An embedded memory test solution will interact with this test bus and add the required logic to use the test bus interface for embedded memory test. Additionally, an effective embedded memory test solution will understand the functional pipelining with predetermined controllability and observability logic on the timing-sensitive datapaths, and it will have the flexibility to add the required number of pipeline stages on the memory BIST paths to meet the performance targets of the design. To further address design complexity, a test and repair solution that is integrated with embedded memories, with most of the timing-critical BIST wrapper logic hardened in the memories, makes it possible to achieve faster design closure while meeting the performance, power and area characteristics of the design.
An embedded memory test solution with a comprehensive set of test algorithms that are optimized to provide out-of-box fault coverage for embedded memories in each advanced node helps improve yield ramp-up time while minimizing the required test time. The embedded test solutions developed for 90-nm technology nodes will not deliver the same level of test quality for 28-nm technology nodes, because memory defects and failure mechanisms change as process technologies shrink. The following three-step flow can be used to test algorithms covering a wide range of faults associated with advanced technology nodes:
- Memory layout to electrical circuit extraction using memory scrambling information
- Electrical circuit to fault modeling extraction using SPICE simulations. A comprehensive set of faults can be injected on electrical circuits including the memory array, address decoder, sense amplifier, and write driver to validate the coverage of test algorithms.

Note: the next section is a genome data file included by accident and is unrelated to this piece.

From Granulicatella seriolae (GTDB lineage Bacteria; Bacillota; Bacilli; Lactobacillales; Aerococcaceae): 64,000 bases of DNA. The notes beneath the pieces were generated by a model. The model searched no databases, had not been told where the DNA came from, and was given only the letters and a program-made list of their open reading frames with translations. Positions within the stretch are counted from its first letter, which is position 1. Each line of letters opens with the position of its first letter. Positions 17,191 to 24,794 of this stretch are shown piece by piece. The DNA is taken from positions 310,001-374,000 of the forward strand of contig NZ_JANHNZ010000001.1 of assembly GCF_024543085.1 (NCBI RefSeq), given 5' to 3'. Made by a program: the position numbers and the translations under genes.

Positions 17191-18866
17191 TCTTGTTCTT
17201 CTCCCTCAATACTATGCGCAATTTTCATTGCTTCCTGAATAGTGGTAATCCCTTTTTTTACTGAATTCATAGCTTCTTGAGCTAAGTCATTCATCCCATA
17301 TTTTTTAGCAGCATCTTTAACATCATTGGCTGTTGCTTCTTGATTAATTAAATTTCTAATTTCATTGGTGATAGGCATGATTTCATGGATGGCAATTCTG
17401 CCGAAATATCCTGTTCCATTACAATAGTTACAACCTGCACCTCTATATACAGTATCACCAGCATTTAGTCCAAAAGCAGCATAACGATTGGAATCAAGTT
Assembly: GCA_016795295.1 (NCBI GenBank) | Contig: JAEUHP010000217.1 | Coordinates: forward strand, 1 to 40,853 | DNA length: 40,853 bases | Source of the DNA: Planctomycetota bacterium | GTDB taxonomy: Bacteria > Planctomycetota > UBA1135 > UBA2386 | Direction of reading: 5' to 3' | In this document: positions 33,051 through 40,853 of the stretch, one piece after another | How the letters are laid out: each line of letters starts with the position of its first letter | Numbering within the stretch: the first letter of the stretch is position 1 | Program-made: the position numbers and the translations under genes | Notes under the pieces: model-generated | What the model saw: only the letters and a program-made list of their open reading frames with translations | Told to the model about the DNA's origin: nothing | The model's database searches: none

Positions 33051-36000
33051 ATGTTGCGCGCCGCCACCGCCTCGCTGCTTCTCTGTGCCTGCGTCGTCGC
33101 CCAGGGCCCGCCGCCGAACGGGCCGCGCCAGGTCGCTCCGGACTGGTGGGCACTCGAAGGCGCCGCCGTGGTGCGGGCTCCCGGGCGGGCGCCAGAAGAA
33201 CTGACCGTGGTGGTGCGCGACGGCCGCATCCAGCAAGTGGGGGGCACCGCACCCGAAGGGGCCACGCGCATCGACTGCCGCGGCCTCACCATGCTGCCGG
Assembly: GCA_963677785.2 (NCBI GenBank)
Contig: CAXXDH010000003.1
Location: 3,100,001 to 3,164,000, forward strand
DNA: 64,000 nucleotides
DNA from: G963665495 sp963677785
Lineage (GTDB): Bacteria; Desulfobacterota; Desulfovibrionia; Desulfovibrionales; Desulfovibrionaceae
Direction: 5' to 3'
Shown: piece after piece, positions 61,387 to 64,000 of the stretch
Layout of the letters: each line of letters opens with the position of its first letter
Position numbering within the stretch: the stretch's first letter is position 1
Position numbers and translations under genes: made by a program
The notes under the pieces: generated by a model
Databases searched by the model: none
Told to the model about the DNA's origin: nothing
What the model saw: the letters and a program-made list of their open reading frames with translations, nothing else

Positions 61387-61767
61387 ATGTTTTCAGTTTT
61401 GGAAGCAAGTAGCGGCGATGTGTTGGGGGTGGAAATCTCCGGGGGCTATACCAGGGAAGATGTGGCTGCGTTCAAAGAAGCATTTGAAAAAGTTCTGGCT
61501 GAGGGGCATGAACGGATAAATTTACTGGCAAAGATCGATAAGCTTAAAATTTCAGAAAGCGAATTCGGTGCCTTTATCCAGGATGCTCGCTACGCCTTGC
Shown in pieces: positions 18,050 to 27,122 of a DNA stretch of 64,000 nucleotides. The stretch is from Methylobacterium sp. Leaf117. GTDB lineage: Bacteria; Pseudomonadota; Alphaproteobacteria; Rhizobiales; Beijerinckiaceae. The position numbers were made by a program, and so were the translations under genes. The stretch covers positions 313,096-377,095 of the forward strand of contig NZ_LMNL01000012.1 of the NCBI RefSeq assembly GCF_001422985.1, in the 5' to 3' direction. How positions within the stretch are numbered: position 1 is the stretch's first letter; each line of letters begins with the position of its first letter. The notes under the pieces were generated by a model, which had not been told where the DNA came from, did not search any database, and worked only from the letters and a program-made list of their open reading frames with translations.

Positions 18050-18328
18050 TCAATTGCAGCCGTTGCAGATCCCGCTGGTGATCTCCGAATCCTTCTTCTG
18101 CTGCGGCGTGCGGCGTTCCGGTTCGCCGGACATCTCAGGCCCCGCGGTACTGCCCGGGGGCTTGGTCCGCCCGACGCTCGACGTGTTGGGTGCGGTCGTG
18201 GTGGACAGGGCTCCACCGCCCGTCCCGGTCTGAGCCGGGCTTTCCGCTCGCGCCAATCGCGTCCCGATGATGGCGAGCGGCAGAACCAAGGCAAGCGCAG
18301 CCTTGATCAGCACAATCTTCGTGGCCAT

- Fault modeling to test algorithm extraction using test algorithm generator tools that can generate minimal March test algorithms for detection of a given set of faults.
With the overall yield of an SoC being largely dependent on memory yield, it is important to implement techniques to improve it. Although the yield of native memory may be inadequate, embedded memory yield can be improved through the use of redundancy or spare elements.
In Figure 2, the purple lines represent memory yield as a function of the aggregate memory bit-count in an SoC. In this example, the yield for 24 Mbit of embedded memory is close to 20% for new processes, represented by the longer purple line, assuming chip dimensions of 12 cm x 12 cm with a memory defect density of 0.8 and a logic defect density of 0.4. Through redundancy, the yield can be improved, but determining the type and quantity of redundant elements needed for a given memory requires both memory design knowledge and failure history information for the process node under consideration. Yet, simply providing the right redundant elements is not sufficient. Both the ability to detect and locate the defects in the memory and an understanding of how to allocate the redundant elements require manufacturing knowledge of defect distributions.
In order to achieve the optimized yield solution represented by the orange line in Figure 2, test and repair algorithms that contain these capabilities must be utilized.
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Figure 2: Using redundant elements to improve yield of embedded memory
Conventional memory test algorithms detect memory failures to determine whether or not a chip is defective. For repairable memories, however, fault detection is not enough. Repairable memories need fault localization to determine which cells must be replaced. The greater the fault localization coverage, the higher the repair efficiency and therefore the obtained yield. It is very helpful to localize the exact coordinates of failed bits and associated fault classification to understand the root cause of failures.